Here’s how I did it. Open ISA Management. Click on Firewall Policy. Click Create New Access Rule. Name the rule HP Indigo 40000-41999. Click Next. Choose Allow. Click Next. Leave This Rule Applies to Outbound Traffic and click the Ports button. Click on Limit Traffic to This range of Source Ports and enter 40000 in the From box and 40199 in the To box. Click OK. Click Next. Click the Add button, expand Networks and choose Internal. Click Close. Click Next. Leave this rule applies to All Users and click Next. Click Finish. Follow the same procedure to allow outbound traffic over port 6055.

      Apply the rule and fire up live logging and have the press operator send data to HP. You should now see only successful packets in the log.

    • #3114056

      MSDE Loggging Memory Use KB

      by amy ·

      In reply to ISA in SBS

      You may experience high memory usage on an ISA Server 2004-based computer that logs messages to an MSDE database

      This information has been around for a while in the newsgroups. Now it’s available as a knowledgebase article. Interestingly of all of the ISA servers that I manage, only 1 has come down with this problem. I be interested to know what triggers it.

    • #3114053

      ISA2004 Recorded Live Meeting Available

      by amy ·

      In reply to ISA in SBS

      On Saturday morning I gave a presentation via Live Meeting to the San Antonio geeks. These guys have been getting together for years on Saturday morning to each tacos, study for exams or just plain IT knowledge and eat more tacos. Pretty cool concept. We all need time to just sit and learn something new and having a group of friends/collegues that you can do it with would make it all the more fun. So they’ve been studying ISA 2004 for a few months now and asked if I would do a presentation for them. So I did; lingering cold and all.

      My presentation was recorded for your viewing pleasure. It can be accessed by the public for the next month or so here. After that it’ll only be available to SBS User Group Leads for use at the local SBS User Group Meetings.

      It’s not exactly an introduction. It’s not exactly advanced. I’d put it somewhere in the middle. It assumes that you’ve at least seen the Management console and have been poking around in a bit.

      As this is the first live meeting recording done for the user groups, the beginning is a little rough and sometimes the sounds isn’t the best. But I listened to it and it works. Enjoy!

    • #3130096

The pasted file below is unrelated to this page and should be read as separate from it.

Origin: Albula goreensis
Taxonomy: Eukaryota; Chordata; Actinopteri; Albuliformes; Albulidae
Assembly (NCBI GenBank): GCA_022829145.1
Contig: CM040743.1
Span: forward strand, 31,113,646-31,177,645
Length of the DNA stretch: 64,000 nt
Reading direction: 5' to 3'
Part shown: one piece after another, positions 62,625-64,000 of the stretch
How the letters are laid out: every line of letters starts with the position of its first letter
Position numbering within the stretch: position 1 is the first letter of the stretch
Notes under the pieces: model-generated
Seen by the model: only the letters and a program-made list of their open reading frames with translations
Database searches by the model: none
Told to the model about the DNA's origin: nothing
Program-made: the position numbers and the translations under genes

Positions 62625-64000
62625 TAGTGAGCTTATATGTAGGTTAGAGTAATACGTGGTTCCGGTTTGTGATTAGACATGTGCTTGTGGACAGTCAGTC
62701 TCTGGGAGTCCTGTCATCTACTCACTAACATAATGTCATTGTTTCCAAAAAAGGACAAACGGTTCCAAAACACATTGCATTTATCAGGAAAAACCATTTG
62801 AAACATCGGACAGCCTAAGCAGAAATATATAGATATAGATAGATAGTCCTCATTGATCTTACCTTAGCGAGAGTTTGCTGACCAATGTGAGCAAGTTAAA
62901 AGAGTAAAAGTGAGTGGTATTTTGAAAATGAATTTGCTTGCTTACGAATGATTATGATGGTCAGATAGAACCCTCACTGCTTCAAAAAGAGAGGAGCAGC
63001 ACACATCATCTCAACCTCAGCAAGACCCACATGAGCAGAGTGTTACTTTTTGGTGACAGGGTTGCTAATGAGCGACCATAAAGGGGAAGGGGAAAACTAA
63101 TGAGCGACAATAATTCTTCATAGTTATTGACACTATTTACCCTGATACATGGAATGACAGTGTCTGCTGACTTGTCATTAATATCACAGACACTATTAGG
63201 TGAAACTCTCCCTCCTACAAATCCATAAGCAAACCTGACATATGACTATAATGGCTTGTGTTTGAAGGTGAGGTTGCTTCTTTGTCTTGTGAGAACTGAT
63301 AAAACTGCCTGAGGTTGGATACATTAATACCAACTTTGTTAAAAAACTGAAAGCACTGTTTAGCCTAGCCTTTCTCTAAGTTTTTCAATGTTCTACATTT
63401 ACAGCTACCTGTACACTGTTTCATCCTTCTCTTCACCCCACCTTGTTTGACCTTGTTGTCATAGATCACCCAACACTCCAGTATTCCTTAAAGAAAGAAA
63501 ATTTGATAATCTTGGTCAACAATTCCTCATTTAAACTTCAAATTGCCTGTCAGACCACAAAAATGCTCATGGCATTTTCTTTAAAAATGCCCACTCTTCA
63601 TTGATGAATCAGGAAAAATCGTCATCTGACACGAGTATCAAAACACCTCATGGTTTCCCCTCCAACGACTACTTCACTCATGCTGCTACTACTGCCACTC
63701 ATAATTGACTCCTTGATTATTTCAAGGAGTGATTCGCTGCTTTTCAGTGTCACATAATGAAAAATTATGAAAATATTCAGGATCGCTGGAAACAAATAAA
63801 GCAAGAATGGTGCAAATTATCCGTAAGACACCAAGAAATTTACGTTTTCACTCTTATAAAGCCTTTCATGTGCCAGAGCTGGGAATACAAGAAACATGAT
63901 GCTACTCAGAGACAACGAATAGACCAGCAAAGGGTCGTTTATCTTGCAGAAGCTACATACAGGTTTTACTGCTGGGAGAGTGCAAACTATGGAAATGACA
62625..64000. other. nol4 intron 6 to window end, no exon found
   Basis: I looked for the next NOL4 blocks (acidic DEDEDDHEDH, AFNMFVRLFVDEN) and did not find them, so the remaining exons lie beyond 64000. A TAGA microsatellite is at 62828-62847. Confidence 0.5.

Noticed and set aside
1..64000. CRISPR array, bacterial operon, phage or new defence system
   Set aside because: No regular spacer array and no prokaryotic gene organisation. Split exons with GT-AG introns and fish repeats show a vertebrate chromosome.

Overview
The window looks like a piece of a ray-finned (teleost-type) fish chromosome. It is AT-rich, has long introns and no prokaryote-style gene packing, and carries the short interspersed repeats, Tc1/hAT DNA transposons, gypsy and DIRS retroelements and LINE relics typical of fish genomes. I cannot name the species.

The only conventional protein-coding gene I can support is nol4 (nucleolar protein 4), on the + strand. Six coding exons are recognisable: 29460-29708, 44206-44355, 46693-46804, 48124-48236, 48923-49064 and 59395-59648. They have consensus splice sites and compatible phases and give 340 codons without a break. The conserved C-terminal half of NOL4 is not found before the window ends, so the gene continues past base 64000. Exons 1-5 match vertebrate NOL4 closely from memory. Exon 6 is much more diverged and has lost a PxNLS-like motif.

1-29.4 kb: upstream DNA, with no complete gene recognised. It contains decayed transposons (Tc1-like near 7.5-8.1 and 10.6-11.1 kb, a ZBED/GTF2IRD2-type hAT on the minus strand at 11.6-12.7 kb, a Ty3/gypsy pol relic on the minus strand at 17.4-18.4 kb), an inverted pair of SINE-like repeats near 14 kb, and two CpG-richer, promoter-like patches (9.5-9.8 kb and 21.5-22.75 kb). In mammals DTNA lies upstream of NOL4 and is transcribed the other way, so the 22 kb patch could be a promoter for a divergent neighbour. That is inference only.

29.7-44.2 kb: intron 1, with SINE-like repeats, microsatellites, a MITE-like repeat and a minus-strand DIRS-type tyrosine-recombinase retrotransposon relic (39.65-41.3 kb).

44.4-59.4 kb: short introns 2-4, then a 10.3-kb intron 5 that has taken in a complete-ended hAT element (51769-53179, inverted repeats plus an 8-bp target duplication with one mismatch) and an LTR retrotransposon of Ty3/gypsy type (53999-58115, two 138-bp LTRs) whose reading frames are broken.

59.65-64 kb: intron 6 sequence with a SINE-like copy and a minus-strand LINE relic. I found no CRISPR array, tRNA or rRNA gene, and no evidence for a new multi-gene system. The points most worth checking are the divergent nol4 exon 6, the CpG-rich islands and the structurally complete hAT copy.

Interesting PodCasts

      by amy ·

      In reply to ISA in SBS

      Here are a couple of interesting podcasts:

      Eriq Neale knows how to run a show. Each is less than 15 minutes long, very professional sound, just plain excellent.

      What it’s like to write a technical book (specifically SBS 2003 Unleashed)
      Part 1
      Part 2

      SBS CSS Team will Podcast on ISA 2004 on Friday. The podcast will be here once recorded. Unlike Eriq’s, these podcasts are rough through and through and will soak you for an hour of your time. Still there’s bound to be good content from the guru’s at CSS.

    • #3129834

      Article: Basic ISA 2004 Troubleshooting

      by amy ·

      In reply to ISA in SBS

      I’ve written a new article for titled Basic ISA 2004 Troubleshooting. It’s an introduction to configuring ISA logs and using the log information to determine whether or not ISA is blocking traffic that you might need to allow.

      Enjoy! Feedback on the article can be posted on the ISA 2004 SBS forum.

    • #3094581

      Authentication Problems

      by amy ·

      In reply to ISA in SBS

      Microsoft has addressed the most common question about ISA Server. “Why won’t my ________ app go through ISA?” Because it won’t authenticate and our SBS installations of ISA are setup to require authentication to get access to the Internet. If someone or something is using your Internet access, you want to know who and from where.

      Check out this TechNet article:

      Troubleshooting Client Authentication on Access Rules in ISA Server 2004

    • #3096016

      ISA Product Team Blog

      by amy ·

      In reply to ISA in SBS